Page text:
But, still, I only managed 16 new posts/reviews, which resulted in an 18% decline in pageviews compared to 2017. The most popular post of the year was my review of the Jeffbona In[k]ception pen, but my 2018 pen of the year is probably pretty obvious; the Pilot Vanishing Point. Despite some issues I’ve had with it, it’s a really cool fountain pen that I’ve frequently come back to.
So what’s in store for 2019? As I mentioned last year, I don’t do resolutions very well. So, instead, here are five goals I have for this website:
It’s been nearly a year since Baron Fig shipped the final Squire rollerball pen from their now defunct Squire subscription service, but that hasn’t stopped them from pumping out the special editions. Since then, Baron Fig has released the orange Mysterium, the yellow Bolt, a Squire made of stainless steel, and, recently, one made of copper. Though a couple of those made me take notice, none of them enticed me so much that I wanted to place an order.
I have enough Squires, after all, and they all feature pretty much the same mechanics and refill. However, a couple months ago, this Field Nuts Edition Squire popped up for pre-order, and it broke my resolve.
I don’t expect that many of you out there will care much about this pen, but as a daily user of Field Notes, I find it pretty cool. Baron Fig wouldn’t say how many of these pens were made in total (probably somewhere between 50-150), but they currently seem to still have a few available. I think this will satisfy my Squire itch for a little while, but if Field Notes ever officially partners with Baron Fig, then I may as well just send them my wallet.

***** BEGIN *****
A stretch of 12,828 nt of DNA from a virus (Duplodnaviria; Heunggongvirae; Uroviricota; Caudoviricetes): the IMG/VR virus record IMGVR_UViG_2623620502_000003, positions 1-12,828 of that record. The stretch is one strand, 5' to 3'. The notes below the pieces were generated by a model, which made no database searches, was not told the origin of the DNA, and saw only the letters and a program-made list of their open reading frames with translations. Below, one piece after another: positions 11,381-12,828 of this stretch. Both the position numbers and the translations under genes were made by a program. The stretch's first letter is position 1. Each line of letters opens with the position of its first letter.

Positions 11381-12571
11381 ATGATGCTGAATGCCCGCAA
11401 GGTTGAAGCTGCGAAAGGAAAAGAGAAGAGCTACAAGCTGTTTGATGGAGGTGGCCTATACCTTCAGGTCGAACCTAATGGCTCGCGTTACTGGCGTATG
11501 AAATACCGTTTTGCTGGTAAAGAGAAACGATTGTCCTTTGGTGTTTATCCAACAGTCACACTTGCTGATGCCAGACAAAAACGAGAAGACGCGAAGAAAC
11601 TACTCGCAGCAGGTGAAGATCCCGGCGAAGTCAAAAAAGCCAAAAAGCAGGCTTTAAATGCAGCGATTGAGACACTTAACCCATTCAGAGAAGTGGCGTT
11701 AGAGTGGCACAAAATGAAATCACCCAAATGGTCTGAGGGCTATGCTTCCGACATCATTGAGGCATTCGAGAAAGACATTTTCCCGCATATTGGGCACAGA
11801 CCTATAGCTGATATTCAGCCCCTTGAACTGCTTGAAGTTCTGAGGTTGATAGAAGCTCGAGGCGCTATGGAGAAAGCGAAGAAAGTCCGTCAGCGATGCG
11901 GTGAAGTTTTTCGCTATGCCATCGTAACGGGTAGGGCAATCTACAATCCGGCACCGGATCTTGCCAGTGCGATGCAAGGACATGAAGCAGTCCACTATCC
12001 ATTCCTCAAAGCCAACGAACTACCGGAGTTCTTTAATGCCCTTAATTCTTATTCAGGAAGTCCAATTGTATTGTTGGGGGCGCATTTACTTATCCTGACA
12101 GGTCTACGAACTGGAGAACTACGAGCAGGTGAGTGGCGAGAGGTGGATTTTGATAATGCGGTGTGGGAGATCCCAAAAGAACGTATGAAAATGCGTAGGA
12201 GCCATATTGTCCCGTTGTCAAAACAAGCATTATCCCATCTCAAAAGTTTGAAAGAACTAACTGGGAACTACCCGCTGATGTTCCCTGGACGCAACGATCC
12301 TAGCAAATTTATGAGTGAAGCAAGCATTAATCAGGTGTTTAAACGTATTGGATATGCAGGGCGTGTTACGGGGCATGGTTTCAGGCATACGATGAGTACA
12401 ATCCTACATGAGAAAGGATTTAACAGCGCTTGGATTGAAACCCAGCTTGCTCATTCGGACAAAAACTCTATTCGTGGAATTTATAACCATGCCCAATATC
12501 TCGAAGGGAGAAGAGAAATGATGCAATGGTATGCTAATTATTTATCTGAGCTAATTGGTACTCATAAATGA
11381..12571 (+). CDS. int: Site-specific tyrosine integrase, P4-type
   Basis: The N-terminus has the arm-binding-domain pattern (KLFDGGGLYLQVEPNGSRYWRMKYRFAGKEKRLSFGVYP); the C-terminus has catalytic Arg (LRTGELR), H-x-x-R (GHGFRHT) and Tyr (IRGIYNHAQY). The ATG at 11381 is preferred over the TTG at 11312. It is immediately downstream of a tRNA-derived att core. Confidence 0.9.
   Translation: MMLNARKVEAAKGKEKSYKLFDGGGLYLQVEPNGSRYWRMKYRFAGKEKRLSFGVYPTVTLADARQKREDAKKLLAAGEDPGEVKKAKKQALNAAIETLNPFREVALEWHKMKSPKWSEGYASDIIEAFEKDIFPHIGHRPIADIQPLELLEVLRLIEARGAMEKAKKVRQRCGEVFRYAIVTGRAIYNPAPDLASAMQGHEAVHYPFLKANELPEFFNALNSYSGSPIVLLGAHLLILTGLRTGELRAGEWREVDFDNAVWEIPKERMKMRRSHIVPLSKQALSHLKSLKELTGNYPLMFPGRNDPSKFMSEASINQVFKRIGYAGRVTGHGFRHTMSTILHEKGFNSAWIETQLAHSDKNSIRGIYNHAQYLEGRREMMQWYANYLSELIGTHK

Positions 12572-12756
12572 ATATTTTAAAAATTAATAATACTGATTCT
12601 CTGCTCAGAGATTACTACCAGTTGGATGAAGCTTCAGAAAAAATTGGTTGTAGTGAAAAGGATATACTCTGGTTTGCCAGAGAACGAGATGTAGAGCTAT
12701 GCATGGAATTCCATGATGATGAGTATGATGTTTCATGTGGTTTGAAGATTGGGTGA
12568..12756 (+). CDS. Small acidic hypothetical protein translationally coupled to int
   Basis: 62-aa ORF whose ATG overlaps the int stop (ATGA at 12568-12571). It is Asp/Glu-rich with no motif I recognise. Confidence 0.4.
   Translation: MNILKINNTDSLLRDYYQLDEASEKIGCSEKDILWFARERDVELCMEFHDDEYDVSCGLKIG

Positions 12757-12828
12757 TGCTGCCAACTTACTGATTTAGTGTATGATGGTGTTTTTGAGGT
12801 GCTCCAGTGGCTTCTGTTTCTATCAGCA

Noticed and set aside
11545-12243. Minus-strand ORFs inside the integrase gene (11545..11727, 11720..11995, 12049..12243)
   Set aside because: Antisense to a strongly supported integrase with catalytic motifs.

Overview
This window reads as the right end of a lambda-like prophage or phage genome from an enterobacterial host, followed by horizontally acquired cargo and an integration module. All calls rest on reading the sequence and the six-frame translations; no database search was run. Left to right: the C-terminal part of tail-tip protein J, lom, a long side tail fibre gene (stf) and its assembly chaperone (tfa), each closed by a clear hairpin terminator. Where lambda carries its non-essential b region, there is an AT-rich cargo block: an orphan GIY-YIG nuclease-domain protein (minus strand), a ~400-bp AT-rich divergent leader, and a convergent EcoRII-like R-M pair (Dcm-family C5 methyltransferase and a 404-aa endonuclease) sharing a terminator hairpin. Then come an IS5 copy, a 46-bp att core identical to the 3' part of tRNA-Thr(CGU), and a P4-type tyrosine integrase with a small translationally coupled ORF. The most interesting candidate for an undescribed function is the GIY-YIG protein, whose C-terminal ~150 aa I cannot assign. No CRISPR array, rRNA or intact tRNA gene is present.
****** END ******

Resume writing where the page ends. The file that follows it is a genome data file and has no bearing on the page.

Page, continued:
In April of this year, Mike Dudek of The Clicky Post announced that he had collaborated with Retro 51 to create an exclusive Tornado. Called The System, the barrel of the pen features a stylized, overhead a map of the sun and planets in our solar system (plus Pluto) on a black background. The design looked awesome, so I had to get it.
You may not be able to see it in the pictures, but The System also has glossy black (“dark matter”) strips curving across the barrel that add a little texture, making it a little nicer to hold. The clip, twist, and tip are painted black, and the disk inset at the top of the pen is colored a sun-bright orange. It doesn’t have any acid-etching or glow-in-the-dark elements like other recent Tornados, which may have worked well here too, but I still think it manages to be one of the best Tornado designs out there.
It didn’t come without a small bit of drama, however. Initially 300 of these pens were produced, but this was described as an “open numbered edition,” which apparently confused a lot of people into thinking it was a “limited edition.” Like limited edition Tornados, each of these pens has a number stamped near the twist, but Dudek planned to keep making them as long as there was a demand.
While I don’t fully understand the point, the “open numbered” concept really doesn’t upset me. After all, Retro 51 did the same thing with The Flying Tiger. Ultimately, a total of 1,300 pens were produced, and I think the only real angry people were the re-sellers. For my part, I’m just happy to have a cool pen.
If you missed out on this one, it unfortunately doesn’t seem like Dudek plans to produce any more – though you can get still get the pencil version, if that’s your thing. But definitely keep an eye out for whatever he does in the future. I know I will.